I woke up early one morning in Zambia’s North Luangwa National Park. As I crawled out of my one-man tent on the banks of the Mwlezi River, my companion, André van Vuuren, was sitting wide awake in his tent, on the top of his Navara. Without even saying good morning, he looked at me and said: “You won’t believe what I’m going to tell you…”
I met André, former owner of Explore Africa Adventures, in 2013. It had always been my dream to travel. My first trip in Africa was on my trusted Kawasaki 650 KLR, later upgraded to a 1200 BMW. That first adventure was an experience I’ll treasure as long as I live.
The trip was organised by Ray Muller, who unfortunately passed away in 2012. He taught me that “Africa will make you laugh for a good reason. It will make you will cry for some reason. You will feel depressed, and only you will know the reason.
“Respect other people, their views, habits and beliefs. That will add character and interest to the trip. Your respect will be reciprocated. Africa is all about attitude – Africa is attitude.” This is a truth I will always remember, and one that revealed itself as I travelled with Andre in 2014.
After 35 years in the corporate world, I bought Explore Africa Adventures from André. Part of the agreement was that I would drive with him in 2014, to learn all the tricks of the trade. Now it is 2015, and I am on my own.
The year travelling with Andre confirmed that I had made the right decision.
There were no chalets available for us at the Buffalo Camp in North Luangwa when we arrived, so we pitched camp just outside the chalet area, underneath a sausage tree.
The deep red flowers of this tree are a favourite of many animals. As I was looking for shade, I decided – without thinking about animals – to put my sausage-shaped one-man tent right under the tree. The previous night I had not enjoyed a good night’s sleep, so I was looking forward to a good night’s rest. Unfortunately, this did not happen.
While I was dozing off I heard the continuous crackling of leaves. It was elephants, wanting to try the sweet taste of the flowers. I ended up sitting for hours next to my tent watching the elephants, which nearly stepped on the tent. A huge bull came out of the bushes, looked at the tree and the little tent on the ground, and changed direction, taking the herd with him.
Eventually all the elephants left, and I managed to get some sleep. But, at around three in the morning, four lionesses surrounded my tent – I was told by Andre later – trying to figure out whether the snoring was by any chance a warthog or some animal in distress.
André woke up because of the noise being made by the lions – and probably by me as well. He sat in his roof-top tent, trying everything possible to chase them away, but every time another snore rose from the tent, the lions took a step closer to investigate.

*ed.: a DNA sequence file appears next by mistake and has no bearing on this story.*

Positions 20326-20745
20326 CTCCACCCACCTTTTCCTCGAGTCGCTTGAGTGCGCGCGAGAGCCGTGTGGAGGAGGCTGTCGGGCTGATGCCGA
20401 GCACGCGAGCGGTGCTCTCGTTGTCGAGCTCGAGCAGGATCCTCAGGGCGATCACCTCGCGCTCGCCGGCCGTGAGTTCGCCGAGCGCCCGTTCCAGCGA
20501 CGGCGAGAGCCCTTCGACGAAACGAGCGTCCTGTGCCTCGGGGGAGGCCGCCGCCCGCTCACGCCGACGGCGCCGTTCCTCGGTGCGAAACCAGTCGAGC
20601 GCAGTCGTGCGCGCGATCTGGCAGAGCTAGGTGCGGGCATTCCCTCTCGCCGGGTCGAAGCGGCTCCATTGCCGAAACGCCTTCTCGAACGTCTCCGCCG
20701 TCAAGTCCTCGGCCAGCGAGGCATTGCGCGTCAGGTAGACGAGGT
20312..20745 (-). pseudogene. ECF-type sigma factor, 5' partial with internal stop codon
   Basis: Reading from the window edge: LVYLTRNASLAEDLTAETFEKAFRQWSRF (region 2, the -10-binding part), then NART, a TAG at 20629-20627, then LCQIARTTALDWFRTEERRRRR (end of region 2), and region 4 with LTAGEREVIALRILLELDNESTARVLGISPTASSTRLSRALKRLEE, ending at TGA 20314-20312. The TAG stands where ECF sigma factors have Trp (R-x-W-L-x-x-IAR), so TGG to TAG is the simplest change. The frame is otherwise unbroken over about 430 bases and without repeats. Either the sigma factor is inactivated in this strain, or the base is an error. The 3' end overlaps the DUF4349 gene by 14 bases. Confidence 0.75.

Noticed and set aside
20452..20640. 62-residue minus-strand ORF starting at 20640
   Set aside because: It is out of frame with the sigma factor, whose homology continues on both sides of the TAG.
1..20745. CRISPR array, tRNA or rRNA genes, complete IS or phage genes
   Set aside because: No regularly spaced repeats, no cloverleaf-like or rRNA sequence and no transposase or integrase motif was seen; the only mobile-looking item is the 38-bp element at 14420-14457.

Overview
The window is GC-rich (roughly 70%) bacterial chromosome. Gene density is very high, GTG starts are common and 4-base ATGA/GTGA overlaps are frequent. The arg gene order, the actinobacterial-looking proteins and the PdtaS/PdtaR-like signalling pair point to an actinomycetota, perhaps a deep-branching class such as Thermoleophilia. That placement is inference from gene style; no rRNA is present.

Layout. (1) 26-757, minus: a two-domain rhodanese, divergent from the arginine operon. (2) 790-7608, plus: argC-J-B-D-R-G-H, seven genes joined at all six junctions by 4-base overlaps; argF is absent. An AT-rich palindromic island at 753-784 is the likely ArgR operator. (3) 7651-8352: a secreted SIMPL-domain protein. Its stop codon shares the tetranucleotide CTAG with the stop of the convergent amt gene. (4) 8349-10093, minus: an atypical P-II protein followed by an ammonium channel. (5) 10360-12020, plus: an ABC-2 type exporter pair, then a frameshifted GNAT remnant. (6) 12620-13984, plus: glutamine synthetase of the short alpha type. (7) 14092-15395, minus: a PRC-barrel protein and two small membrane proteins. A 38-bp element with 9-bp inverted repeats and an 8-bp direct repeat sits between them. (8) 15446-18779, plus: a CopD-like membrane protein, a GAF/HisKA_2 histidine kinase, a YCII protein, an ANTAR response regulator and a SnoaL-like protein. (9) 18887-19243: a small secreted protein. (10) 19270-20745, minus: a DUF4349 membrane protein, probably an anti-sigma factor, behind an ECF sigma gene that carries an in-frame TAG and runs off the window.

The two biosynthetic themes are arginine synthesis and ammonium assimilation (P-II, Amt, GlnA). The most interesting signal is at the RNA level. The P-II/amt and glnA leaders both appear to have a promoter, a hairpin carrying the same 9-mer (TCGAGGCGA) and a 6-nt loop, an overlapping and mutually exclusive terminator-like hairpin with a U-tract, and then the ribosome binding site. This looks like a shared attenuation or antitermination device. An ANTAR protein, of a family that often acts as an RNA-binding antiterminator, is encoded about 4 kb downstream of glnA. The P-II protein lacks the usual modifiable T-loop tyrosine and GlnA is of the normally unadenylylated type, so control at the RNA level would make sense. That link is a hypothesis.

Andre did not know what to do. On one hand, he wanted to take a photograph to show me in the morning how close they had come. On the other hand, he did not want to provoke them, so he just slapped his hands on the canopy door and shouted “Voertsek”, hoping they would get the message.
But the lions were in no hurry. The snoring “wors” on the ground intrigued them. All Andre could do was pray that I would not get a “call of nature” and crawl out of the tent. What would he tell my wife? That I had been devoured by lions? Eventually, after about 15 minutes, the lions left.
Later, when I told my wife the story, she said she would have been proud to tell everybody that her adventurous husband had been attacked by lions. That would have been so much more impressive than being attacked by hyenas!
André and I had wonderful times last year. A new phase in his life is waiting for him, and I have taken a bold step in leaving the corporate world as a middle-aged white male, using all my savings to buy into this dream.
I know I will not be disappointed as Africa is full of stories – stories I want to tell, and places I want to show to other dreamers like me.
“I was born under a wondering star…”
About the author
Martin Slabbert, at the age of 50, decided to follow his passion for travelling in Africa by becoming a full-time safari guide. The corporate world had shown him that money can buy a lot of things, but not happiness. He hopes to remedy that in his new profession.